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Explorathon Nov 27 2020 – European Researchers’ Night [https://menstruationresearchnetwork.co.uk/news-/2020/11/23/the-mrn-and-exploration-2020]
November 23, 2020
The EXPLORATHON [https://www.explorathon.co.uk ] is Scotland’s contribution to European Researchers’ Night, which this year takes place on 27 November. We’re involved in two activities for Explorathon 2020.
Wikipedia: One of our commitments as a group is to share our collective knowledge on menstruation with the broader community, and some of us have become Wikipedia editors to improve the quality of information related to menstruation. We’re currently upgrading Wikipedia entries with the help of the Explorathon team, culminating on the night of the 27th.
Ask Me Anything: Our other contribution is three short videos for Ask Me Anything [https://www.st-andrews.ac.uk/research/support/public-engagement/opportunities/], a St Andrews public engagement platform. Bettina Bildhauer, Gayle Davis and Lara Owen answered questions put by school pupils on the history of menstruation, menstrual euphemisms, and period poverty. Watch them all here [https://www.facebook.com/StAndEngaged/ ] (scroll down to Nov 19, 20 and 21).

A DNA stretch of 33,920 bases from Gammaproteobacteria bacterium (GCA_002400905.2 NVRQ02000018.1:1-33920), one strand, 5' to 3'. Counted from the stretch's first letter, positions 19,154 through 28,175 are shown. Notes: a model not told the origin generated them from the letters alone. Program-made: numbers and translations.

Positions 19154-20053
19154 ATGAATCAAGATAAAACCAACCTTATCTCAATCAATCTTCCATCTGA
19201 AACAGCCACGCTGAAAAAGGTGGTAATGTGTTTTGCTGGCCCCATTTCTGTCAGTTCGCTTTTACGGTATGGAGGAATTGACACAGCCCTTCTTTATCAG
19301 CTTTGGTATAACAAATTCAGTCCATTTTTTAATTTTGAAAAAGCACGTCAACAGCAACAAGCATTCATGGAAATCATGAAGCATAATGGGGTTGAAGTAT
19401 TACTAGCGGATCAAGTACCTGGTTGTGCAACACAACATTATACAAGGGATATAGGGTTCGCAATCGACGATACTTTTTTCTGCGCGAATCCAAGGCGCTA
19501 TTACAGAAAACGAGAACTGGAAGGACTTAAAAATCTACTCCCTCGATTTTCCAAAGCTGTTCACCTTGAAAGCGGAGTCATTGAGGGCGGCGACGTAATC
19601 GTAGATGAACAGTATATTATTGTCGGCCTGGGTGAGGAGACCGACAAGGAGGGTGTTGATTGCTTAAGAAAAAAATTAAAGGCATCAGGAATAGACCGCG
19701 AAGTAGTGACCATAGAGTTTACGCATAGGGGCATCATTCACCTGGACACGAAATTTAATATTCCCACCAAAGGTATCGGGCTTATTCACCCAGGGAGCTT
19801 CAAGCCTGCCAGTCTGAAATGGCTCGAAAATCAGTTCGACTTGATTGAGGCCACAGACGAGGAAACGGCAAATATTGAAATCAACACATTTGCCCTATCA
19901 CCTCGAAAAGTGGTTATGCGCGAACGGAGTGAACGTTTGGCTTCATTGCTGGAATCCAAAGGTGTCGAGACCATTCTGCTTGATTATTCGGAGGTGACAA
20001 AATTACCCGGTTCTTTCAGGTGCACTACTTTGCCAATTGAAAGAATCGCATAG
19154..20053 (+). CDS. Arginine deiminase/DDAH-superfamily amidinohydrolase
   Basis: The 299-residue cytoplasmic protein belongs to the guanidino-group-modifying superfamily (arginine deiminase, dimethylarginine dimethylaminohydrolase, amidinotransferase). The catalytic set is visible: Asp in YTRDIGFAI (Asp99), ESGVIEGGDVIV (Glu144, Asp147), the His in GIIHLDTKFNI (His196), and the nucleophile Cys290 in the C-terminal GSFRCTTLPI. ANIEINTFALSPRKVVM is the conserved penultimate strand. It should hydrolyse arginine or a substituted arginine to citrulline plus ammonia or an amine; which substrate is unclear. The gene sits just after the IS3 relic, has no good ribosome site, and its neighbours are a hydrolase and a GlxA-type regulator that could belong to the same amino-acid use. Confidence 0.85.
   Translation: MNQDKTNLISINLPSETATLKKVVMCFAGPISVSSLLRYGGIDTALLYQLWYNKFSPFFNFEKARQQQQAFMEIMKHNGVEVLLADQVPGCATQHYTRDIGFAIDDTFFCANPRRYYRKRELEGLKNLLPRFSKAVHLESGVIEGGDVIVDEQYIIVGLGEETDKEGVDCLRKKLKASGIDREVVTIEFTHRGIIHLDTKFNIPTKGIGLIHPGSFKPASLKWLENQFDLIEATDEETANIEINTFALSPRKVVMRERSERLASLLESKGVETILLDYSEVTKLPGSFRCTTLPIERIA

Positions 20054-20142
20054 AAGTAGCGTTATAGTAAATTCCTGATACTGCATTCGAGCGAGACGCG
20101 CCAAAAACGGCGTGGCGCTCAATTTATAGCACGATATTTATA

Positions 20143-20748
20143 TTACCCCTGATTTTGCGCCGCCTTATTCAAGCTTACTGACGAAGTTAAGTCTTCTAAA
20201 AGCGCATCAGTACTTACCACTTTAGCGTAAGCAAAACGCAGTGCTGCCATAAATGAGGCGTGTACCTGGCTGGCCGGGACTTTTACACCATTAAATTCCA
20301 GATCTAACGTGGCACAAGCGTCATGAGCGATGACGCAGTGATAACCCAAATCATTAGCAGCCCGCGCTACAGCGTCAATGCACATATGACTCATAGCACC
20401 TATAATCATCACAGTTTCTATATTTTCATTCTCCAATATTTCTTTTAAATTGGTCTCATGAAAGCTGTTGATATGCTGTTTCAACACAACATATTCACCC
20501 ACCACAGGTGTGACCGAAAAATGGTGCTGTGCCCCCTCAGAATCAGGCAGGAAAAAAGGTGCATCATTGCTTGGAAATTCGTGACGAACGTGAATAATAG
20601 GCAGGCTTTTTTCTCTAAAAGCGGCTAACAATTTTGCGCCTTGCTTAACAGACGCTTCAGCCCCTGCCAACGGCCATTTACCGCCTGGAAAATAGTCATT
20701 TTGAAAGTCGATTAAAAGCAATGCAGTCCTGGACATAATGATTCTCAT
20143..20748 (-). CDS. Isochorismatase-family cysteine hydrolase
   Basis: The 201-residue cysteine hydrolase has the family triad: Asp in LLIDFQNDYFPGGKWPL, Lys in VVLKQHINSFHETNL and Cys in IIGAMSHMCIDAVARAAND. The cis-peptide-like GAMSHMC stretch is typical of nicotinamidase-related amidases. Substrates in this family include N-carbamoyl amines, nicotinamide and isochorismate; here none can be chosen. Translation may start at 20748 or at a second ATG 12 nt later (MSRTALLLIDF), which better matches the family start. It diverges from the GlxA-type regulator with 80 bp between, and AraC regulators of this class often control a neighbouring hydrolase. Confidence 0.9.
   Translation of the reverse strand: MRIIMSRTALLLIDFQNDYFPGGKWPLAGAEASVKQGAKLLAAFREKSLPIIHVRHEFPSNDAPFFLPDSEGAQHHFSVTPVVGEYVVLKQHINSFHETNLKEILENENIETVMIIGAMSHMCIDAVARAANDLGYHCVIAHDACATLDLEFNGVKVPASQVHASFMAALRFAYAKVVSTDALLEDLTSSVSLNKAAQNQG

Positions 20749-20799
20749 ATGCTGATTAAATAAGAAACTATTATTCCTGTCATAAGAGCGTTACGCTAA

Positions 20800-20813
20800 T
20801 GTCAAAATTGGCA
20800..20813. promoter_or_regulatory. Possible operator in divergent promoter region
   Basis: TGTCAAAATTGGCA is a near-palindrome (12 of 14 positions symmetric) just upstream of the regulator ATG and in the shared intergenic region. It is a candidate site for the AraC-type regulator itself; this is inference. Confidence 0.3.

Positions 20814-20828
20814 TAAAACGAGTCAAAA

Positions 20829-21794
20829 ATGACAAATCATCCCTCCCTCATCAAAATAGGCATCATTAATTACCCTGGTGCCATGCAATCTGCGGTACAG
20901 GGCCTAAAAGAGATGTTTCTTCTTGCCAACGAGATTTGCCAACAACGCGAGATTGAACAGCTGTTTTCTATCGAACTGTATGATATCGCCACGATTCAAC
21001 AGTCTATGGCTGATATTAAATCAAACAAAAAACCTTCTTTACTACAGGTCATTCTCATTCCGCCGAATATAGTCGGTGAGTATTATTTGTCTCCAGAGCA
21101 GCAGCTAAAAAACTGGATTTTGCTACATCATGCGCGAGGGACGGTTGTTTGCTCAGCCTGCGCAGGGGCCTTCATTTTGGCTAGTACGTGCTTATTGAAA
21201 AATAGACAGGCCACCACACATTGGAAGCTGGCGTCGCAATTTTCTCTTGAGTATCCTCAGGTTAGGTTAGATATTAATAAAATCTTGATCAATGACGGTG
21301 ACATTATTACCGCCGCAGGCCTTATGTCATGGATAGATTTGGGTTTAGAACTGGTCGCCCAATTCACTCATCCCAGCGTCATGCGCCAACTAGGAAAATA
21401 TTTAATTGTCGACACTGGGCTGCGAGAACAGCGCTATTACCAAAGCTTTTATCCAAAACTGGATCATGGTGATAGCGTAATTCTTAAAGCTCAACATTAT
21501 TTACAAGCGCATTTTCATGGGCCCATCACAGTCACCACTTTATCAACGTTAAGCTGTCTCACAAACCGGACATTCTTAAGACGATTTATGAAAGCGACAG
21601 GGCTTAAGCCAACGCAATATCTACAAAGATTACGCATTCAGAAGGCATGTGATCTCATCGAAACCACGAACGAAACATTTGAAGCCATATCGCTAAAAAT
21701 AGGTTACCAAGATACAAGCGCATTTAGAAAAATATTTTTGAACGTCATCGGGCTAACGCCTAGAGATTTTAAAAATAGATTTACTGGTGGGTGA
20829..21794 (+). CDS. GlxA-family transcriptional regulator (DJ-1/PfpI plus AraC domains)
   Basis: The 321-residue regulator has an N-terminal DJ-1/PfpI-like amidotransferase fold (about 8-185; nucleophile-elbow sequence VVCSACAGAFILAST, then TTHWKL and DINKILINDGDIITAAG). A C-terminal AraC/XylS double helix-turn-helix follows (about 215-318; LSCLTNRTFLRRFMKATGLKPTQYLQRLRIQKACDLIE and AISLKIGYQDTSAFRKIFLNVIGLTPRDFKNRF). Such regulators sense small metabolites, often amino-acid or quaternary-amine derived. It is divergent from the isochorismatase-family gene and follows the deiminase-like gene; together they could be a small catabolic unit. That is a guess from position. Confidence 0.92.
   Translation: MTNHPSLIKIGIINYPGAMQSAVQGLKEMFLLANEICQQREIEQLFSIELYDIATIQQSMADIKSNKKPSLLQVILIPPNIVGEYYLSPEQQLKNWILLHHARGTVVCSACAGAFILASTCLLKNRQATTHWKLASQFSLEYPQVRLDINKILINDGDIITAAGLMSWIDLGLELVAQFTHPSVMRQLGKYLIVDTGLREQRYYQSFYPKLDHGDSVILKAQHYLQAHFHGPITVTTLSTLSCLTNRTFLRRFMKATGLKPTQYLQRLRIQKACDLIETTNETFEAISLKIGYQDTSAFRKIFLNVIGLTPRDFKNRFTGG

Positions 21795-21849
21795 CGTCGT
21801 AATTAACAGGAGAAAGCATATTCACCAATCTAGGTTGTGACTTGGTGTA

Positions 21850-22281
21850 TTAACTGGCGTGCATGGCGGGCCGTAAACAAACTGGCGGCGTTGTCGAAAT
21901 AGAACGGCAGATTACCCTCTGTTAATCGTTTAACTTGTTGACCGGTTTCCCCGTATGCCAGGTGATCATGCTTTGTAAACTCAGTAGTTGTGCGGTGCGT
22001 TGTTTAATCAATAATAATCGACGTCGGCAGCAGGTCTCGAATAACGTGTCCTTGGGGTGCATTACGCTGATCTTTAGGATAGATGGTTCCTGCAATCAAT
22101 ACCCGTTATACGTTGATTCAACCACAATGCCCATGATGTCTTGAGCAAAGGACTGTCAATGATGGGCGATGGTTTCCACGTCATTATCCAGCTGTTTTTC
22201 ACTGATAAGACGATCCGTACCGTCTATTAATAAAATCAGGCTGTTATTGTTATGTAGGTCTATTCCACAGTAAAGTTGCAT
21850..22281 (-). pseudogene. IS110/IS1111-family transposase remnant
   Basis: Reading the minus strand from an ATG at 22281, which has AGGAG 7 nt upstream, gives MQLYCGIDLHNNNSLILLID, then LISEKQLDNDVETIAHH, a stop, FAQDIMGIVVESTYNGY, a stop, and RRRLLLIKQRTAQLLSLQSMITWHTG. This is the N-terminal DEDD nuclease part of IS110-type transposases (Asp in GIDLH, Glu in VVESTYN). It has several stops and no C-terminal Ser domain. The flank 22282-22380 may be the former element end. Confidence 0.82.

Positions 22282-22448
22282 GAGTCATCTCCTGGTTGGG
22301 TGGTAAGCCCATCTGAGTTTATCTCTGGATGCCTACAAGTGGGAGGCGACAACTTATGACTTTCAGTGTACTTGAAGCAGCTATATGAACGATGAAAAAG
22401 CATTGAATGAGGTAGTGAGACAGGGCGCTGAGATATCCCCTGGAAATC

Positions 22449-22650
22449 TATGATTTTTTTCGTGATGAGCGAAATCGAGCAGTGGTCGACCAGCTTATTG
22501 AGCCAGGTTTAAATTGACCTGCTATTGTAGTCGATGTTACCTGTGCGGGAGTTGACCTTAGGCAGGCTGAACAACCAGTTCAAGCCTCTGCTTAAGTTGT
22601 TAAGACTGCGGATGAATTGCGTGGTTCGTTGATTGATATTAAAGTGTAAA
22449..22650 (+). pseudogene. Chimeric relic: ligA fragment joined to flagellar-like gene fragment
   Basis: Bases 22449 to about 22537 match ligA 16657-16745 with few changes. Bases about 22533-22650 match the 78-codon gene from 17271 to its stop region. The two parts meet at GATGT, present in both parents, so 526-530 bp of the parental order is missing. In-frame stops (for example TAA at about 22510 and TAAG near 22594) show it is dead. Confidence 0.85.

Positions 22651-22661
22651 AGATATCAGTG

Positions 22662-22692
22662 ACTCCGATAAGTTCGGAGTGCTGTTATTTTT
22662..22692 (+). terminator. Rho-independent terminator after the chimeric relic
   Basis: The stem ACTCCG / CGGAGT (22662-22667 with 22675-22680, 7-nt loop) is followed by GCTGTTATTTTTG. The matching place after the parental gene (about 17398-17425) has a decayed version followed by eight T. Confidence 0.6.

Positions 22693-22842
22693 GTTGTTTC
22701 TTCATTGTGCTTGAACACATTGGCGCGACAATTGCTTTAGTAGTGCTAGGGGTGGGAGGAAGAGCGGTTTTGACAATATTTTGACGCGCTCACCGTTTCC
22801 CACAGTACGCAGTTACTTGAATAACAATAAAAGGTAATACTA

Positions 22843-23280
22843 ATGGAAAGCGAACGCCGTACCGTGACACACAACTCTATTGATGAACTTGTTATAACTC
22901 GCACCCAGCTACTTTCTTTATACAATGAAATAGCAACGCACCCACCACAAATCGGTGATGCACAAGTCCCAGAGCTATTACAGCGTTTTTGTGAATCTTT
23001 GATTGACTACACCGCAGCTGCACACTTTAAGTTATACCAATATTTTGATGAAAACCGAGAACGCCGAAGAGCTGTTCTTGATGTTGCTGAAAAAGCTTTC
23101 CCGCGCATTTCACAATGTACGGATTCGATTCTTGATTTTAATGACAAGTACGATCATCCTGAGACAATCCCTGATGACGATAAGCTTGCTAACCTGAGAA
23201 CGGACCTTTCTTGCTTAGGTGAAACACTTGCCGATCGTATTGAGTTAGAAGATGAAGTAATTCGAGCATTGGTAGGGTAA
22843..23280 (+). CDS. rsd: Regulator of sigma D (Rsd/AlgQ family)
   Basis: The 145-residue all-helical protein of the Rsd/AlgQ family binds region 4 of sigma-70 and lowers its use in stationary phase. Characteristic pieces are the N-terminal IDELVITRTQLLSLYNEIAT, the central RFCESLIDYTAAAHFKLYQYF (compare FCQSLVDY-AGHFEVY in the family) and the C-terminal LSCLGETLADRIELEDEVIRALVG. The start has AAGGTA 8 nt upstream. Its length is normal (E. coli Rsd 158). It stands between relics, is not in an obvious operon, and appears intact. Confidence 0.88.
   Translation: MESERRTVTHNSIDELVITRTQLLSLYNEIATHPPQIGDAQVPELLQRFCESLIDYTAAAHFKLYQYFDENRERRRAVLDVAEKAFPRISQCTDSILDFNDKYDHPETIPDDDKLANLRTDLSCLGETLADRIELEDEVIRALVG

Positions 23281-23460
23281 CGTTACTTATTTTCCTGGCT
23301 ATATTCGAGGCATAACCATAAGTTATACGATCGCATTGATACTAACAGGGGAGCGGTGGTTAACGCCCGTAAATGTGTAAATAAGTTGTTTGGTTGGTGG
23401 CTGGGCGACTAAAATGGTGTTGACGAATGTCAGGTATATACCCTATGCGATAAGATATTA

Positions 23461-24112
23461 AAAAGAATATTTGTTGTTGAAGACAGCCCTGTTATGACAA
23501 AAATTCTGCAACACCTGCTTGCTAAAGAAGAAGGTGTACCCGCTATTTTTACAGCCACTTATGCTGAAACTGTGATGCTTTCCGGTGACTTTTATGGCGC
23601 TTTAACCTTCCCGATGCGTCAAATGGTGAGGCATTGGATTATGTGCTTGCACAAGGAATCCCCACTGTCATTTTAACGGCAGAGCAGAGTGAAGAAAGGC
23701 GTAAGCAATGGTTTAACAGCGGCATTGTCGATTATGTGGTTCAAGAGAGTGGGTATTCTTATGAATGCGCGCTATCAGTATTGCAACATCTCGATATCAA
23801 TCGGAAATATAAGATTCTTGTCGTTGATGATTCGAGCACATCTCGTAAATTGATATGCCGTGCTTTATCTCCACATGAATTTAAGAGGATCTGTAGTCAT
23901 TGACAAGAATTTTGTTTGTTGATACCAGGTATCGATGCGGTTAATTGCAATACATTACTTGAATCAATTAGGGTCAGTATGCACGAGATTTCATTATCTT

Covid effects and adaptation
October 8, 2020
Like pretty much everyone, our work has been disrupted by Covid-19. Our research in Scotland has been impacted by restrictions on travel and face-to-face meeting, and we had to cancel our planned schedule of data collection, physical meetings, seminars, and public events.